Kazakhstan International "Oil & Gas" Exhibition and Conference
30 September - 2 October 2020
Almaty, Kazakhstan

FOREIGN INVESTORS ARE INTERESTED IN INCREASING OIL PRODUCTION IN KAZAKHSTAN

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Analysts predict that demand for Kazakhstani raw materials will remain at a stable level. However, oil and gas companies should pay attention to external factors, such as the policies of leading central banks, the trade conflict between the US and China, and the situation with shale production.

The independent agency within the US Federal Statistical System Energy Information Administration expects that in 2020 the excess supply in the oil market will persist in the first half of the year, with a slight deficit in the second half. The average annual price of Brent crude oil will be at the level of $61 per barrel. Bloomberg's consensus forecast for 2020 is $62 per barrel of Brent.

The main factor in the growth of supply in the global oil market in recent years has been the increase in US oil production. However, the dynamics of production growth demonstrates a noticeable slowdown of plus 1.6 million barrels per day in 2018 and plus 1.3 million bpd last year. In 2020, a slowdown in production growth according to the EIA forecast will lead to an increase in production by less than 1 million bpd. IHS Markit gives an even more conservative forecast of plus 0.4 mln bpd, while, according to other analysts, a peak in the growth of shale oil production has probably already been reached without a significant increase in oil prices.

“Taking into account the above estimates, it can be assumed that if there is discipline to fulfil the obligations undertaken to limit oil production by OPEC countries, Brent oil prices will remain above $60 per barrel next year. The slowdown in the Chinese economy is long-term, but at the same time, the demand from the second world economy for hydrocarbons remains strong and is three times faster than the global average. In addition, in mid-December, the United States took steps toward the settlement of trade disputes with China to reduce tensions in the trade sector. Based on the foregoing, we believe that demand for Kazakhstani raw materials will remain at a stable level,” Asan Kurmanbekov, chief analyst at the Halyk Finance Research Department, predicted.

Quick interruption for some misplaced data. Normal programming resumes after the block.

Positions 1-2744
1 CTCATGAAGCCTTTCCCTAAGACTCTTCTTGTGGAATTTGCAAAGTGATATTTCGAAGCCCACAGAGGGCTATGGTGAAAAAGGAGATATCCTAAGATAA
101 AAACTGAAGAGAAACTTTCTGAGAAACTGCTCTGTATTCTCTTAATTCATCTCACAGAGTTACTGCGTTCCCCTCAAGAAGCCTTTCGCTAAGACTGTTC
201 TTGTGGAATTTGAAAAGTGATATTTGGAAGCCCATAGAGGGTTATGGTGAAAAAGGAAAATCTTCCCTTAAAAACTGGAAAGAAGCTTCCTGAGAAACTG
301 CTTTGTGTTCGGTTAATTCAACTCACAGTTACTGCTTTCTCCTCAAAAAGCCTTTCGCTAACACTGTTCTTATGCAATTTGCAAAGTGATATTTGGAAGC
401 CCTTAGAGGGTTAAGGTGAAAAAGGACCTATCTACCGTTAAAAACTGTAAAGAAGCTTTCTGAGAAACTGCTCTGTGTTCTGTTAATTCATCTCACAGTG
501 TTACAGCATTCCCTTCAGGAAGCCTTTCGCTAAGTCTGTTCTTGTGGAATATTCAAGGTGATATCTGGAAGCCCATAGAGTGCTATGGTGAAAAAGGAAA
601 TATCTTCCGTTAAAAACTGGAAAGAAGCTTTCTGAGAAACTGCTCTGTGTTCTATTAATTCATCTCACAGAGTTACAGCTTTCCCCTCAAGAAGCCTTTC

According to Vyacheslav Dodonov, in the coming year, the domestic oil and gas sector of the country should pay attention to external factors that can already be called traditional. Firstly, on the policies of leading central banks, secondly, on the US trade conflict with the rest of the world, and thirdly, the situation with shale production in the same states, which is approaching a peak and may cease to grow next year.

“I think, in 2020, the main external factors have the potential to increase oil prices. Soft monetary policy means more money in the financial markets, which will push their quotes, including oil, up. The cessation of the escalation of the trade war between the USA and China will not, like this year, become a factor of pressure on the markets. Approaching a peak in shale oil production will reduce pressure on global oil supply. Considering all the external factors, we can expect that the average annual price of oil will be higher than this year by 10-15%. I don’t know what the volumes of production will be, but based on the forecast of price growth, it is possible to forecast growth in export volumes,” Vyacheslav Dodonov said.